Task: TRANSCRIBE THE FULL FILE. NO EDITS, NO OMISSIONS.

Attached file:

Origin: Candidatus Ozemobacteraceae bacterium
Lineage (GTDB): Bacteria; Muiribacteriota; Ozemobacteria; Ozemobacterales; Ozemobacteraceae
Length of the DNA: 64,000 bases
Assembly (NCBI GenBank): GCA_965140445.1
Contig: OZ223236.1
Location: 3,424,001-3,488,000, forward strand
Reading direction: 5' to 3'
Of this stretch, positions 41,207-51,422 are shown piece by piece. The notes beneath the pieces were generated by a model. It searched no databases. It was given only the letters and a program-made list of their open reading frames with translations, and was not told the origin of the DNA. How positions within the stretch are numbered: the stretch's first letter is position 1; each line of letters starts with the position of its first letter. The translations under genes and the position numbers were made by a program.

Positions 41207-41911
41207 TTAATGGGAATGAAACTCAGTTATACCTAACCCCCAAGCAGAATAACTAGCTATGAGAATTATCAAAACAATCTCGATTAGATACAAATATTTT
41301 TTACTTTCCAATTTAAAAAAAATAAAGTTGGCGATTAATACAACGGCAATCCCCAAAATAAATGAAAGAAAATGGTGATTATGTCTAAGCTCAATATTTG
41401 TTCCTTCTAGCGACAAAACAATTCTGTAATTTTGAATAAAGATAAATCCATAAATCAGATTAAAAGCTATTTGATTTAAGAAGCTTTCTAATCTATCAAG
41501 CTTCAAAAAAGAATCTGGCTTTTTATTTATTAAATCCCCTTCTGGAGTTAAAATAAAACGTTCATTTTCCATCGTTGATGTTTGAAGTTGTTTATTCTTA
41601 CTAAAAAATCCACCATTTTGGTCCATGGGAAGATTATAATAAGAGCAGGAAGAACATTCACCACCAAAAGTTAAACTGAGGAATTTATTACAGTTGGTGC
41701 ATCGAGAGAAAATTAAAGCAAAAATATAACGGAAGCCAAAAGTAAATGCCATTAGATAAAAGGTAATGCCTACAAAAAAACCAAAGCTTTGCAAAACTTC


Origin: Candidatus Ozemobacteraceae bacterium
Lineage (GTDB): Bacteria; Muiribacteriota; Ozemobacteria; Ozemobacterales; Ozemobacteraceae
Length of the DNA: 64,000 bases
Assembly (NCBI GenBank): GCA_965140445.1
Contig: OZ223236.1
Location: 3,424,001-3,488,000, forward strand
Reading direction: 5' to 3'
Of this stretch, positions 41,207-51,422 are shown piece by piece. The notes beneath the pieces were generated by a model. It searched no databases. It was given only the letters and a program-made list of their open reading frames with translations, and was not told the origin of the DNA. How positions within the stretch are numbered: the stretch's first letter is position 1; each line of letters starts with the position of its first letter. The translations under genes and the position numbers were made by a program.

Positions 41207-41911
41207 TTAATGGGAATGAAACTCAGTTATACCTAACCCCCAAGCAGAATAACTAGCTATGAGAATTATCAAAACAATCTCGATTAGATACAAATATTTT
41301 TTACTTTCCAATTTAAAAAAAATAAAGTTGGCGATTAATACAACGGCAATCCCCAAAATAAATGAAAGAAAATGGTGATTATGTCTAAGCTCAATATTTG
41401 TTCCTTCTAGCGACAAAACAATTCTGTAATTTTGAATAAAGATAAATCCATAAATCAGATTAAAAGCTATTTGATTTAAGAAGCTTTCTAATCTATCAAG
41501 CTTCAAAAAAGAATCTGGCTTTTTATTTATTAAATCCCCTTCTGGAGTTAAAATAAAACGTTCATTTTCCATCGTTGATGTTTGAAGTTGTTTATTCTTA
41601 CTAAAAAATCCACCATTTTGGTCCATGGGAAGATTATAATAAGAGCAGGAAGAACATTCACCACCAAAAGTTAAACTGAGGAATTTATTACAGTTGGTGC
41701 ATCGAGAGAAAATTAAAGCAAAAATATAACGGAAGCCAAAAGTAAATGCCATTAGATAAAAGGTAATGCCTACAAAAAAACCAAAGCTTTGCAAAACTTC